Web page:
However, because of al-Ma'ida verse 5, there is an exception in the case of a Muslim man marrying a kitabiyya. There is no express prohibition in the Qur'an or elsewhere about a Muslim woman marrying a kitabi.
However, the jurists argued that since express permission was given to men, by implication women must be prohibited from doing the same.
Most of the classical and contemporary exegetes carried out an in-depth analysis of the first part of this verse addressed to Muslim men, while they gave less importance to the second part that concerns Muslim women on the same issue.
Is it ok for a christian to marry a muslim? | Questions & Answers
Christian or Jewish women who are considered by the majority of the same commentators as believers. Most of the exegetes defend their opinion by referring to another verse that legitimates the first verse and proves that Muslim men are allowed to marry Christian or Jewish women who are not included in the concept of disbelief or Kufr  as stated by other scholars. He added that the concept of polytheist is not clearly defined though he agrees with other scholars in giving authorization to Muslim men to marry Christian and Jewish women .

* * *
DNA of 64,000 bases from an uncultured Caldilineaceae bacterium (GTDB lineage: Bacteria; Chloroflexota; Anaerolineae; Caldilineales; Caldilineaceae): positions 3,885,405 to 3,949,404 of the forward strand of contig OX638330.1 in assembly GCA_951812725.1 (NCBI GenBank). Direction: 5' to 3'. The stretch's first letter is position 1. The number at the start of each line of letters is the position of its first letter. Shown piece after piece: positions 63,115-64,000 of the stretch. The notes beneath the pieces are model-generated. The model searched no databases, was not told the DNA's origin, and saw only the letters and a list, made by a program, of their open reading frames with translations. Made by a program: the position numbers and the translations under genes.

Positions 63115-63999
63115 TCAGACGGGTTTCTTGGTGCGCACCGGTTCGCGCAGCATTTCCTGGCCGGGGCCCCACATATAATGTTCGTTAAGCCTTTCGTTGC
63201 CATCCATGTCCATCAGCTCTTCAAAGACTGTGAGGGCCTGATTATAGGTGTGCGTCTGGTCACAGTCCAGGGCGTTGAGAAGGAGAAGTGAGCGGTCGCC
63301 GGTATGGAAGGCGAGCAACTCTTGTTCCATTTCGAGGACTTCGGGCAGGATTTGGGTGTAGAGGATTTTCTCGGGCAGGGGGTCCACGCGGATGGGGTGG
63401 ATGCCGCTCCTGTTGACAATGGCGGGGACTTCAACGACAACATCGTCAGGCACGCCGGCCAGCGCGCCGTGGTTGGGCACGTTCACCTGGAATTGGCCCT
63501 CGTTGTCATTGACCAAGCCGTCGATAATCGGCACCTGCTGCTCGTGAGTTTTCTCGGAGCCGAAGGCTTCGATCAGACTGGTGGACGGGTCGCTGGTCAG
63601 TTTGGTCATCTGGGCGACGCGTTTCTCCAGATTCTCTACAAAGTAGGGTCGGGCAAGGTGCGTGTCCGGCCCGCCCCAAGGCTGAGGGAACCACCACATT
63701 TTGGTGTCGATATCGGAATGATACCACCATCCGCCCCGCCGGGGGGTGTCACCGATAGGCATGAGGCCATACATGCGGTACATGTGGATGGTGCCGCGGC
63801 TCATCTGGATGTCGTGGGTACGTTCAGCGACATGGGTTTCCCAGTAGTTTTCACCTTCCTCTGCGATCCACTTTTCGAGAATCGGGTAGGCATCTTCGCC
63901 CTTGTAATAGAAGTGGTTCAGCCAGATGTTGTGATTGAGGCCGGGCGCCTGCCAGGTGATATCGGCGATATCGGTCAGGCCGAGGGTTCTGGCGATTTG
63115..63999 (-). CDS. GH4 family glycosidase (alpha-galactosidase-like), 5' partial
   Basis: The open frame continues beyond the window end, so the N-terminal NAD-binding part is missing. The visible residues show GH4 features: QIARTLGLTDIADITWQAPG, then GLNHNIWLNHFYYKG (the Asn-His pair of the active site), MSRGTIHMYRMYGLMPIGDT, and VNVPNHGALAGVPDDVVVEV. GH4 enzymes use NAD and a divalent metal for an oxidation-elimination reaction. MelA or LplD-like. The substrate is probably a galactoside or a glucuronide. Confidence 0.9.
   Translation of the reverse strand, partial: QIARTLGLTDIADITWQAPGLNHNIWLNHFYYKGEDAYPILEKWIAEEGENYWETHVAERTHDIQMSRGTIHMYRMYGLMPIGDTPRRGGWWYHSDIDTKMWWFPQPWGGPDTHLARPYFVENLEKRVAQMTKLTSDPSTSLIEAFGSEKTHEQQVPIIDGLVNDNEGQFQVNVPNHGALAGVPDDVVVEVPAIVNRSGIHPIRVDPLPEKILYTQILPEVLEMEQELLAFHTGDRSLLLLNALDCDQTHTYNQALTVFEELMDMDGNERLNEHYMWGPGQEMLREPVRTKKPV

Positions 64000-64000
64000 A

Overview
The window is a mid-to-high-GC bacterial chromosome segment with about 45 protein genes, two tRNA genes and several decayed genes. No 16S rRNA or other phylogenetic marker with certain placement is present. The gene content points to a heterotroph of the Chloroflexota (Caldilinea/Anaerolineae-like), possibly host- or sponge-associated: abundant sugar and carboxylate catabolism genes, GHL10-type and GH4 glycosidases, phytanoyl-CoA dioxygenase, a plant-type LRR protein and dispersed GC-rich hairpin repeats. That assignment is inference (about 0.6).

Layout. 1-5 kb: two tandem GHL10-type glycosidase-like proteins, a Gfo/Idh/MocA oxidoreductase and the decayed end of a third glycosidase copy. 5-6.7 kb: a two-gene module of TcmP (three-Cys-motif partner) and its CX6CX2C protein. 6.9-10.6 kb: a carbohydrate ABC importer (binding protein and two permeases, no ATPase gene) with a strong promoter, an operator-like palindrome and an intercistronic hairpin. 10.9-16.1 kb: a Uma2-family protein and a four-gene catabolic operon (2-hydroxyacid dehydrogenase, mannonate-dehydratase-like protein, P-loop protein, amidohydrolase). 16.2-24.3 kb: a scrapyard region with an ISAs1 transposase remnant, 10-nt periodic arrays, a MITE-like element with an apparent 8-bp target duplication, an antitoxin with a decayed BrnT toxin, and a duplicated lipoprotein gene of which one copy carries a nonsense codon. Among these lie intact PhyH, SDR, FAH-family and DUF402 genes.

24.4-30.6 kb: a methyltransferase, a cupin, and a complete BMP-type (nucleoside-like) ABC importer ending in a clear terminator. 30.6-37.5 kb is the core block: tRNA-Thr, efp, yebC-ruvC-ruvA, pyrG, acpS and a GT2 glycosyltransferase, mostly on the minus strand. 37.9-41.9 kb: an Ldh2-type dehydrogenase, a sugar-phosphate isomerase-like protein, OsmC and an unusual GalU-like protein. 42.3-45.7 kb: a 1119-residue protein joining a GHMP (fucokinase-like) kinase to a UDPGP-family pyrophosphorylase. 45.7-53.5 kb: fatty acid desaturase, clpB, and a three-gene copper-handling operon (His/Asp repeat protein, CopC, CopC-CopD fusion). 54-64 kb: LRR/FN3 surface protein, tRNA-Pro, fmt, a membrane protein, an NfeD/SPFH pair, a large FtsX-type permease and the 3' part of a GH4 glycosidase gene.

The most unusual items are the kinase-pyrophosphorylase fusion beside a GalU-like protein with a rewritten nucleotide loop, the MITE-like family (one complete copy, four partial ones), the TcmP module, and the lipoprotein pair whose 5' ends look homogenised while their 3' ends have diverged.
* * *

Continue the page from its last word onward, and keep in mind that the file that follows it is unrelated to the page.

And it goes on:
For the second part of the said verse that seems to be addressed to both Muslim men and women and to grant both of them the same authorization, we can affirm that Muslim scholars and jurists unanimously agree on the fact that marriage of a Muslim woman to a non-Muslim man, whether he is polytheist, Christian or Jew, is strongly prohibited.
Ibn Achour assumed the inexistence of a religious text that allows or forbids the marriage of Muslim women to Christian or Jewish men. Yet, other commentators tried to justify this prohibition by providing another verse that assumes the following: Allah is best aware of their faith. They are not lawful for them the disbelieversnor are they the disbelievers lawful for them. The revelation context and the general meaning of this verse are not, however, associated with the case of marriage to non-Muslims.
The classical interpretation states that this verse was actually revealed when two polytheist men from Quraish asked for their sisters to be back, Oum Kelthoum and Bint Aqabah, after they had converted to Islam and migrated to Medina in order to join the Muslim community .
It is worth reminding that the Prophet signed at that time an agreement called Al-Hudaybya Treaty with the opposing tribe of Quraish to stop the war for ten years.Reax on Muslim/Non Muslim marriage law
This agreement stipulated, among others, that any Quraychit woman who would join the Prophet in Medina without the permission of her legal tutor should be sent back to Mecca. Oum Kelthoum, who was the only one to convert to Islam in her family, and who escaped from one of the most hostile environments, begged the Prophet not to repatriate her to her tribe so as not to be exposed once more to their unfair treatment .